I would like to thank the Lakehurst Naval Air Station, especially Larry Lyford, for granting me access to the monument.
Many people know what the Hindenburg is, but not many are aware the disaster occurred right in Lakehurst. On May 6, 1937, the Hindenburg, an 804 foot long zeppelin, burst into flames and came crashing down to the ground. Many of the passengers and crew died. The cause is still debated, but somehow the hydrogen-filled airship caught and in about half a minute was destroyed.
Today, there is a small blimp-shaped monument with a plaque in its center. The memorial is where the Hindenburg touched down that day. A good distance behind it is a huge hangar that housed the Hindenburg twice.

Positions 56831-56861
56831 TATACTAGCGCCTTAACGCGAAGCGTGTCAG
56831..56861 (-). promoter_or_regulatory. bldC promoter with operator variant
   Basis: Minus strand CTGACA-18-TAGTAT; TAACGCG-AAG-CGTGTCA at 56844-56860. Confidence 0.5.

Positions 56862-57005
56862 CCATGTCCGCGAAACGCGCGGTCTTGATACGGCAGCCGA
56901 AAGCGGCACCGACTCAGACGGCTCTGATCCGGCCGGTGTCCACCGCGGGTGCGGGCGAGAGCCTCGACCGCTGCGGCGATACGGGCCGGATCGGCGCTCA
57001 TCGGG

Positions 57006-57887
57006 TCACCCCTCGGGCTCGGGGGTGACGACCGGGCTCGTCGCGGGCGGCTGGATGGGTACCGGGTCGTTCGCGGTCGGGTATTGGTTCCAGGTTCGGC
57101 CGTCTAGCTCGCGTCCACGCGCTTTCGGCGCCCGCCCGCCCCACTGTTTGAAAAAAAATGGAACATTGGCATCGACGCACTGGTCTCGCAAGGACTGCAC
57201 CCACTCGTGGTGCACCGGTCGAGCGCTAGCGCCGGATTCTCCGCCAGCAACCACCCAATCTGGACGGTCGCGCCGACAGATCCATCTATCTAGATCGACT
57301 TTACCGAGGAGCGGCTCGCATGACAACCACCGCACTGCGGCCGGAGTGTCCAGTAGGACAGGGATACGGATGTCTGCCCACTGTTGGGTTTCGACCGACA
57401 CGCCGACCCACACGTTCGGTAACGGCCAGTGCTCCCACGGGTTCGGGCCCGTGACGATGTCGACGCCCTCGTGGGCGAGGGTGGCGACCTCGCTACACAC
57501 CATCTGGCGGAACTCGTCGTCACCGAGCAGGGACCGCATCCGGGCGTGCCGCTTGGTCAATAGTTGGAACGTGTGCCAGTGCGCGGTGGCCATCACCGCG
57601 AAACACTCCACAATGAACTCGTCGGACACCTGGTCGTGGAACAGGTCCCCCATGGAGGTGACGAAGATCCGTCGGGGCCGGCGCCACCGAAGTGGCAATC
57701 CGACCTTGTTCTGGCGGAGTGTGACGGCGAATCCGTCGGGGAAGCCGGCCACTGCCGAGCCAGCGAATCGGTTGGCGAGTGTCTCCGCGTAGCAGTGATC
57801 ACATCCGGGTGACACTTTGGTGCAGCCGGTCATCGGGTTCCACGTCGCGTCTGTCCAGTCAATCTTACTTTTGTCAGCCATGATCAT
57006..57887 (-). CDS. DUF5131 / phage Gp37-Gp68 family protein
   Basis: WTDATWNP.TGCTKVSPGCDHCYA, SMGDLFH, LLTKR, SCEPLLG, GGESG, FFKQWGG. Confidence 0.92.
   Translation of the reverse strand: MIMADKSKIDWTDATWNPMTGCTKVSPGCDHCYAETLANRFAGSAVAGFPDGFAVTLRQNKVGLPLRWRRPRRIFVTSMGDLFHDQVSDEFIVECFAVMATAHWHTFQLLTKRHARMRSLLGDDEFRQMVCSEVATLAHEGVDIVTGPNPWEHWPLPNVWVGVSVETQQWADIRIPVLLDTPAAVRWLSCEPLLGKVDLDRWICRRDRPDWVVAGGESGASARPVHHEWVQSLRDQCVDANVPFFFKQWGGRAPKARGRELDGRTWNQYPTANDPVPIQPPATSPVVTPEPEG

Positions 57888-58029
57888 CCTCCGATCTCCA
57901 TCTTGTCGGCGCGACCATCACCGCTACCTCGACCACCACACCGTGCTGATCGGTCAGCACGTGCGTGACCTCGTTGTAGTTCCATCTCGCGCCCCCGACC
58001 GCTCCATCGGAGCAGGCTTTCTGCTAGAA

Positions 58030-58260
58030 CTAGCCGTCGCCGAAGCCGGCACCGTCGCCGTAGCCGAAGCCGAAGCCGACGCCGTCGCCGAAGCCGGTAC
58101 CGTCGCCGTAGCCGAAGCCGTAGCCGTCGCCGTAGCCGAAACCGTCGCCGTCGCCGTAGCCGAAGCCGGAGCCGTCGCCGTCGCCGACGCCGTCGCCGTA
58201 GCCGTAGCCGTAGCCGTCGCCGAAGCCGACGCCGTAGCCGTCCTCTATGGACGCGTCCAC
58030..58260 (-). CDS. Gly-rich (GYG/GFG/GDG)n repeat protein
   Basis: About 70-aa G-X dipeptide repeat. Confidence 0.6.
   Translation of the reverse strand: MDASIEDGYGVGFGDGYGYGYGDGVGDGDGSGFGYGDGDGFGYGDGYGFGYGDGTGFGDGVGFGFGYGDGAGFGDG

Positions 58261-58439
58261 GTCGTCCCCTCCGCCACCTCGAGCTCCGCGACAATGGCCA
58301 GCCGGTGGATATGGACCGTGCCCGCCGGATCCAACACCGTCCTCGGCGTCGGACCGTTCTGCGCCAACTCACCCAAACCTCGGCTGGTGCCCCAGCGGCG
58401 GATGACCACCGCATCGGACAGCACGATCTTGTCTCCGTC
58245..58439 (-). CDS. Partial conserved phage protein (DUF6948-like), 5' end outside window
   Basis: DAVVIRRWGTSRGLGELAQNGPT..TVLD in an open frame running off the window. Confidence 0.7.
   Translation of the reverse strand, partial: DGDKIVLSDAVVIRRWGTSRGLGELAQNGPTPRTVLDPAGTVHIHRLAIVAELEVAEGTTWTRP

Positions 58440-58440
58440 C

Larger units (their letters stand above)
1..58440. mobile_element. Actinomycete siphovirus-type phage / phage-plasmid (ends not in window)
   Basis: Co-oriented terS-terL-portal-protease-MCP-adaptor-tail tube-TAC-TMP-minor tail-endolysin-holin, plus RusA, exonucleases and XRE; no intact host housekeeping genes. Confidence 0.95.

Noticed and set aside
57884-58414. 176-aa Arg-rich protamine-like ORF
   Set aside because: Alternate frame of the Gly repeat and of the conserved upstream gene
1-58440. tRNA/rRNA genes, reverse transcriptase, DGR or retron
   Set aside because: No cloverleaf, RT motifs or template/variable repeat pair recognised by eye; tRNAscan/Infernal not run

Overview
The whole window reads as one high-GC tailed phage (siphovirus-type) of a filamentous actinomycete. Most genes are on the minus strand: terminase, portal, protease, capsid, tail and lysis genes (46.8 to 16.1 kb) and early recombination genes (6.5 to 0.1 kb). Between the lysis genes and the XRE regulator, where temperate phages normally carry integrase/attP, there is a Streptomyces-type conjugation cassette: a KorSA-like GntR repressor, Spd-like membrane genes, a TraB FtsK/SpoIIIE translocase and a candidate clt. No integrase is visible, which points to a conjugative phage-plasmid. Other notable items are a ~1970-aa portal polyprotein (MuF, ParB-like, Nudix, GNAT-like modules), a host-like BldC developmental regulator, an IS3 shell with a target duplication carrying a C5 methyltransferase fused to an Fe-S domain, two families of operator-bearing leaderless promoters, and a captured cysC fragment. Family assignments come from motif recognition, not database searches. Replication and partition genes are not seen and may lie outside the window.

I first saw the Hindenburg crash site in 1992 when I was at an air show that the base used to hold annually. I went in the hangar too. Today, the field where the air show used to be held is overgrown.
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